• Partey time on Gran Canaria. Yet again. No, not for Las Palmas, where Tana has become the latest player involved in a bit of a late night disco related trouble, prompting the club to impose a 2am curfew (yes, 2am). No, no: this time, not for the first time, it was Atlético celebrating. Oh, and unusually for this column, that’s not a typo. For the second year in a row, Atlético went to Las Palmas and scored five (the only other place they have got five in a game was Guijuelo). They were without Antoine Griezmann but it didn’t matter much and the goals were belters too, Koke getting his first ever brace and Thomas Partey, who was superb throughout in place of Gabi, rounding it all off.

• The first division headed back to the Coliseum, where newly promoted Getafe were good but did not win. Instead, Ganso scored a neat winner for Sevilla seven minutes from the end.

• Leo Messi’s game by numbers as Barcelona beat Alavés 2-0: two goals, one post, one penalty miss, and no smiles.

• Ninety-nine days later, Real Madrid were handed the league title trophy. With James Rodríguez, Pepe and Álvaro Morata no longer there. With Fábio Coentrao gone, too. With Sergio Ramos and Cristiano Ronaldo in jeans and trainers, Madrid shirts momentarily pulled on over the top, and with Sunday night’s starters, champions over three months ago, out on the pitch, their minds elsewhere. And with the rest of the squad standing pitchside watching the captains go and get the cup from up in the stands while, at the other end, Valencia’s players stretched and jogged on the spot, waiting for the match to get under way. Some of the Madrid players applauded politely, as if this was not really anything to do with them – which, in a few cases, it wasn’t of course. And the trophy was brought back down, a photo swiftly taken, and on with the game.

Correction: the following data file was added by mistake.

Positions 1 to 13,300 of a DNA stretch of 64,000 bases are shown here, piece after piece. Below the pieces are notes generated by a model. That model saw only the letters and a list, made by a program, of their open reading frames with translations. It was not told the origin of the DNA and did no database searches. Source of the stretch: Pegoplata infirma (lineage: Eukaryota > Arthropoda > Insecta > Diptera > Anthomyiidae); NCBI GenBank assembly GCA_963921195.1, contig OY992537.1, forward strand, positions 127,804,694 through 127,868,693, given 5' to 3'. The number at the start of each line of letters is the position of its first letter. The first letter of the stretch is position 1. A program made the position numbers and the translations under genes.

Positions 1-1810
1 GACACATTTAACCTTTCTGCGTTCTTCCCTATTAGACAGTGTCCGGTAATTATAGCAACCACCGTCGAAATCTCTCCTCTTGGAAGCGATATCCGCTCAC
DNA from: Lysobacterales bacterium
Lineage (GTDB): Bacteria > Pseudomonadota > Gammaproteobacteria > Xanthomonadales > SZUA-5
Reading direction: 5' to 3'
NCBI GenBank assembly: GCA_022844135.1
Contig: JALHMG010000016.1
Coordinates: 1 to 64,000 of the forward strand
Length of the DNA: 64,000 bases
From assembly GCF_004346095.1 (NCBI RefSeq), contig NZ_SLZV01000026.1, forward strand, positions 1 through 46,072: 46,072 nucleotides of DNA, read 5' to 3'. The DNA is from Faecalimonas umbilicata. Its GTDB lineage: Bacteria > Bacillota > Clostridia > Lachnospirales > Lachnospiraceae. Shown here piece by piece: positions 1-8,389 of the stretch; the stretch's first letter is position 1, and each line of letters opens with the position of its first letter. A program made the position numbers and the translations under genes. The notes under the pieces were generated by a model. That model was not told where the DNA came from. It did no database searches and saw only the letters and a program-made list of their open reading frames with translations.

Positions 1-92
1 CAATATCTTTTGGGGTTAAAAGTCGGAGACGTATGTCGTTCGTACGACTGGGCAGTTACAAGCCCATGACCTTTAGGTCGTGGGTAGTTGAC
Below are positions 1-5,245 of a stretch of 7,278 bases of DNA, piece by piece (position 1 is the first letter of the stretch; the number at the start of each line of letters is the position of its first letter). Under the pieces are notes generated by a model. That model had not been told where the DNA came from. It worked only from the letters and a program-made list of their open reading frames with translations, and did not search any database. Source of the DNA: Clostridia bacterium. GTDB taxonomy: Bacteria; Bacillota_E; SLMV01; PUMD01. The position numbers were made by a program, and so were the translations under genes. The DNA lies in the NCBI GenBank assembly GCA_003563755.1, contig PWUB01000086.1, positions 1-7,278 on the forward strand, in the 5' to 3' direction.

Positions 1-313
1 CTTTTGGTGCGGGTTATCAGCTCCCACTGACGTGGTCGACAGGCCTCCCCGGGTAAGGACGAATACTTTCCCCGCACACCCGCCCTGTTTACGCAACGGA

So at last it was theirs, the RFEF deciding that they could be bothered to bring it along this time. Might as well give them this year’s trophy too, many said. But by the end of the game, some felt a bit differently. The lack of a back-up striker concerns, as does the fact that they were forced to play Casemiro in defence - although there will not be many times this season when three centre-backs are out. And, a fortnight into the season, Madrid – whose leadership was loudly shouted about last week – are not top. Real Sociedad are, while Barcelona, Leganés and Atletico all sit above them. Madrid are still clear favourites of course and some of the concern has been comically overblown. But at least it shows that now is not the time to give them the trophy. Mind you, in all probability, nor is any time this season - even if they do win the league again.

Powered by Guardian.co.ukThis article was written by Sid Lowe, for The Guardian on Monday 28th August 2017 15.12 Europe/London

guardian.co.uk © Guardian News and Media Limited 2010